Monday, March 30, 2009

A Trip to NOAA

Top of an orca skull viewed upside-down.

Last week, on a work-related trip, I got to see inside NOAA's National Marine Mammal Labs (NMML) in Seattle with resident researcher Jim Thomason as the wonderful tour guide.

The first areas Jim showed me were the tooth lab, scat lab (which smelled delicious), and collections of otoliths (fish ears) and cephalopod (octopus and squid) beaks from the scat of northern fur seals.

From there we went to the osteological collection and looked at a juvenile gray whale confiscated from a Hood Canal resident who didn't have permits. The next room was full of orca skulls, ribs as tall as Arvydas Sabonis -- who is 7'3" -- beaked whale skulls, and other cetacean miscellany. Many of the orca skulls were from the orcas captured in Puget Sound in the 1960s and 70s. Wow, there's some orca history to never forget.

Most of the shelves on the left held orca skulls.

Once I got over my fascination of the shelves of orca skulls, I saw a skull from one of my favorite whales -- a male strap toothed whale! These whales are so cool; the males have these two teeth -- almost two and a half inches in width -- that grow over their rostrum in old age, limiting the amount they can open their mouths. As a result, these whales have learned to use suction to get at their food.

Mandible of a strap-toothed whale.

On the other side of the collection we looked at skulls of polar bears, walrus, and crabeater seals -- which have these amazing plankton-sifting, prehistoric-looking teeth.

Wouldn't you love to have some teeth like these?

All in all it was a great trip to a place I never thought I would see. If you had told a 10-year-old me that I would one day see such a collection, I'm fairly certain I would have dropped dead on the spot. Jim was a fantastic tour guide, and I hope to be able to visit again.

Wednesday, March 25, 2009

Are We Listening?

The bioacoustics research program at the Cornell Lab of Ornithology has a snazzy site that's all about listening for right whales in an effort to protect them from ship strikes. Once the buoys detect the sound of a whale -- including rights, humpacks and fins -- the recordings get sent back to Cornell where software and researchers identify the sound. If the sound is indeed a whale, ships in the area are notified and encouraged to slow their speed to avoid an unfortunate situation.

It's important for us to listen to the whales, especially if it helps us to understand them and avoid unnecessary injury and/or death. It's too bad, then, that this project is facing a budget shortfall and has had to pull the buoys that record the sounds. Hopefully this is not the end of the program. Only time will tell if the future will bring additional funding.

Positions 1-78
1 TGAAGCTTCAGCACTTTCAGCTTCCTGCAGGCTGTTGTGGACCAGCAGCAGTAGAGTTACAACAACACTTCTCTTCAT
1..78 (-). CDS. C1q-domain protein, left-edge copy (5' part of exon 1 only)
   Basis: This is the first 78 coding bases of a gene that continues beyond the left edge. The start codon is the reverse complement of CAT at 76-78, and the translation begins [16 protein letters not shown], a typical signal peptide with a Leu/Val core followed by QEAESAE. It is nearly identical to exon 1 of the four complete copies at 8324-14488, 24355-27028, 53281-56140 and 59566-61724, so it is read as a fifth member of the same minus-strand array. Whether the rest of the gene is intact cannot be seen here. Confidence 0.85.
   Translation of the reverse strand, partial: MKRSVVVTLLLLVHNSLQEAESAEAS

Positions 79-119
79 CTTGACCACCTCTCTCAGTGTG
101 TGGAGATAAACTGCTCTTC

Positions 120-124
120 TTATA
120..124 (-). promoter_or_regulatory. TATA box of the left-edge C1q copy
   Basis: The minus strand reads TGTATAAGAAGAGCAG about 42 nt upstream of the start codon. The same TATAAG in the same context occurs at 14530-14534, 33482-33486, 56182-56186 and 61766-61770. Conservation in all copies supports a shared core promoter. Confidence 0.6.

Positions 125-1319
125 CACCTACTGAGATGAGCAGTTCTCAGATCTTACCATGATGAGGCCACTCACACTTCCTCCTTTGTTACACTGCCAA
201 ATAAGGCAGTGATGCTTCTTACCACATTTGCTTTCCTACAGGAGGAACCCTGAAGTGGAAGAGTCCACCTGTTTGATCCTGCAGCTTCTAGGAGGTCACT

I wonder if we will see an increase in ship strikes now that the buoys have been lifted?

Monday, March 9, 2009

Blue Whales Don't Play Games

But you can! National Geographic's new special, Kingdom of the Blue Whale, comes with several online interactive components. One of which is a game called Finding the Blue Whale, in which the player tags and tracks blue whales along their migration route. Another component is an in-depth exploration of these magnificent creatures. Compare the size and weight of a blue whale with other well known large objects, such as a space shuttle or the great T. Rex, discover the unique anatomical traits and behaviors, and learn about the threats facing blue whales. All in all, an extremely well done website for a deserving topic of study.

Hopefully the show will come out on DVD soon so that those without TV (i.e.; me and others out there) can check out this apparently awesome -- or so I've heard -- NatGeo special!

Tuesday, March 3, 2009

Another Stranding in Tasmania

What is it about the waters around Tasmania that makes it so easy for pilot whales to strand? Whatever it is, it's been happening more and more in the recent months as the long-finned pilot whales migrate between Antarctic waters.

The latest stranding included nearly 200 animals on Naracoopa Beach on King Island in Tasmania. Most of the animals were pilot whales, but a few were bottlenose dolphins. Apparently, bottlenose dolphins and pilot whales often travel together. The two species have overlapping frequency ranges (pilot whales = 1 - 8 kHz, bottlenose dolphins = 0.2 - 160 kHz [pdf]), so it's possible that they could be communicating or even hunting together. It's not common for dolphins to strand, so they may have been reacting with the pilot whales.

As far as I've seen, none of the articles about the King Island stranding spotlight any cause, but most mention that Navy sonar can have an effect on whales in the area. My question is, have there been any sonar activities going on around King Island within the last few months? This seems to signal an increase in strandings, but the articles don't mention any use of sonar nearby.

Alternately, Dr. Vincent Janik, of the Sea Mammal Research Unit of St. Andrews University, has some ideas about fish abundance that may have had some effect, which is definitely worth looking into. Also, the Herald Sun has a slideshow of the volunteer efforts here. It will definitely be interesting to see what, if anything, comes out of all the recent strandings.